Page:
I happened on a fascinating exchange between Rick Kahler, CFP®, MS, ChFC, CCIM and YouTube followers of Dave Ramsey, and I think it’s an extremely instructive example of the dangers for blindly following gurus. First, some background.
For those who haven’t heard of him, Dave Ramsey is an entertainer who discusses financial planning on a talk radio show. He also has a TV show (I believe), and is very popular in the evangelical Christian subculture. From what I’ve heard of his show, he tends to focus on removing debt (not only paying it off, but never taking any on ever*) and building large savings and investment accounts. He has a step-by-step plan for improving finances, and one of the later steps is investing for retirement. At this step he recommends you invest equally between four types of mutual funds: growth, growth and income, aggressive growth, and international. This is also the step that makes some financial planners (especially me) squidge up with concern.
It’s also important to note that I have listened to the Dave Ramsey Show off and on for at least three years, and yet I have never heard Dave’s advice change. It’s gotten to the point where I can almost predict what he’s going to say before he says it, or at the very least, what his talking points are going to be in the conversation with a caller. He’s suspiciously consistent.
So, back to the Dave’s investment advice philosophy, excuse me, philosophy. A financial planner of national repute, Rick Kahler, calls Dave Ramsey out. Of course, he was called out in a charitable, genteel and well-reasoned article, because that’s how financial planners of national repute roll.
Rick subsequently made a YouTube video of the article. Now, cue the horde of Dave Ramsey fans. I will give them credit, they are far better at spelling and grammar than your average YouTuber. Unfortunately, they aren’t very adept at listening to the point Rick was making. The point is that, while Rick respects Dave’s work on saving, spending and real estate, he is provably wrong on the advice, excuse me, philosophizing he gave at that time involving REITs.
So, of course Rick makes another well-reasoned, cultivated response to the frothing YouTubers. His point being that it’s best to get personalized financial planning that passes your own test of common sense, and not blindly follow an advisor talk show entertainer. He makes the point that a guru is supposed to teacher, not an idol. (Well put!)
So, what’s the danger of following gurus?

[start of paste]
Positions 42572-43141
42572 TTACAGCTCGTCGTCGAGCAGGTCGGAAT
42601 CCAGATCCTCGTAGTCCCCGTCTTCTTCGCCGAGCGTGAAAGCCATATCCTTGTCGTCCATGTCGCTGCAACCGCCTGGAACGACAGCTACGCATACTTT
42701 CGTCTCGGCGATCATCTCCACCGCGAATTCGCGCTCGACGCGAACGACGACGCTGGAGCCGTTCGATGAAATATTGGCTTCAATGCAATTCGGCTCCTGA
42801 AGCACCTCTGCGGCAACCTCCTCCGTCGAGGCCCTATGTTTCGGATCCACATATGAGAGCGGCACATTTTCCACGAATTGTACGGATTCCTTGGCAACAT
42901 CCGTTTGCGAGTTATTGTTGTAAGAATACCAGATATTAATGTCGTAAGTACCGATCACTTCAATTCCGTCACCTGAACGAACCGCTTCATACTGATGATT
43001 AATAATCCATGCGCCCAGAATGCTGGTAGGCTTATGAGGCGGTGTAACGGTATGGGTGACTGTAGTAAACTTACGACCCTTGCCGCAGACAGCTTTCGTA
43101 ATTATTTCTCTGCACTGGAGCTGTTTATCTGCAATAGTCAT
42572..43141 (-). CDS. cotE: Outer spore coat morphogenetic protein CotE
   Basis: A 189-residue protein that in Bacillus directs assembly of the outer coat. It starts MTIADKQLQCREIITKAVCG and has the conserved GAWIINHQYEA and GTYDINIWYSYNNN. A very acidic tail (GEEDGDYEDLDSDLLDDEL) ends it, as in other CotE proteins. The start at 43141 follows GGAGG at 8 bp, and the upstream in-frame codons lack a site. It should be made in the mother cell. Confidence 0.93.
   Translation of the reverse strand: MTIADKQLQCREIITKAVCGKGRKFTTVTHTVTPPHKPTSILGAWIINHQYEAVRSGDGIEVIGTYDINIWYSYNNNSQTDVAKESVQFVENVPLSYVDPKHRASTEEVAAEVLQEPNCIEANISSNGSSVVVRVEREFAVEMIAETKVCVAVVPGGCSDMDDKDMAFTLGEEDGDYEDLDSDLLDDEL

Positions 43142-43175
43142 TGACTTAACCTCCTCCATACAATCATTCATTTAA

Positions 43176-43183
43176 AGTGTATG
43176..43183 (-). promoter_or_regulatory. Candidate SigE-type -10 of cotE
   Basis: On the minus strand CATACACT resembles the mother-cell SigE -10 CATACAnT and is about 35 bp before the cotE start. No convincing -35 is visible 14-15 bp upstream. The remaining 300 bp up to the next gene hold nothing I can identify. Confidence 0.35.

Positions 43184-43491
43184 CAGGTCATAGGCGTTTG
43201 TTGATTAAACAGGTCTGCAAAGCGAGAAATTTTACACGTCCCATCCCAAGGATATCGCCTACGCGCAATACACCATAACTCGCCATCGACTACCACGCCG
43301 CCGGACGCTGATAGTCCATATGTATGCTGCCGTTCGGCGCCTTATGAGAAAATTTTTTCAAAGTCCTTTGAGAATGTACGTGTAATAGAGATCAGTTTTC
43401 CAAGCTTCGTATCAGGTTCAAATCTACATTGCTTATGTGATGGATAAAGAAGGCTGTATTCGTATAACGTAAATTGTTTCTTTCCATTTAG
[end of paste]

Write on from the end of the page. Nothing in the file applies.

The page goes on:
The danger is that finance gurus are primarily entertainers. They are not your financial planner. Your financial planner’s job is to look at your unique situation and goals, then work with you to create and implement a plan that is customized for your needs. A financial entertainer’s job is to build a large, dedicated following to whom they can sell products and services. Their job isn’t to advise you or educate you, it’s to sell you things. The advice and education component is how they build up the credibility to sell those products. It’s easy to mistake a finance guru for a financial planner, because they sound very similar.
The danger, to be more precise, is that you’ll start to simply obey what the guru says instead of thinking for yourself. It’s easier to obey a trusted guru than to work through the logic and complexity of a customized financial plan. Instead of doing the hard work correctly, a guru’s follower can just do what the guru says and have faith that what the guru says is right for them. Sometimes that works out. Sometimes it doesn’t.
How Can I Tell If I’m Too Deeply In a Guru’s Thrall?
My personal indicator for having too much trust in a teacher is an inability to stomach criticism of said guru. If I have faith in someone, that faith can’t stand up to any evidence that the person in which I have faith isn’t worthy of that faith. I suspect that’s what we’re seeing in the vitriolic YouTube comments. There are a lot of people who’ve put their faith in Dave Ramsey, and dare not have that faith shaken. Enough lay psychoanalyzing. I think the question, in the end is:
How Do You Know When You Are In A Guru’s Thrall?
I can’t answer that one for you. You’re have to do the introspection to answer it. But if you don’t, there’s a risk that you’ll end up as one of the YouTube hotheads, and nobody wants that. That’s just another, uglier, danger of following a guru.
*The only exception I’ve heard him make is for a 15-year fixed mortgage for a primary residence that has payments less than 25% or household income. Other than that, he condemns all other debt, including credit cards, vehicle loans and even student loans.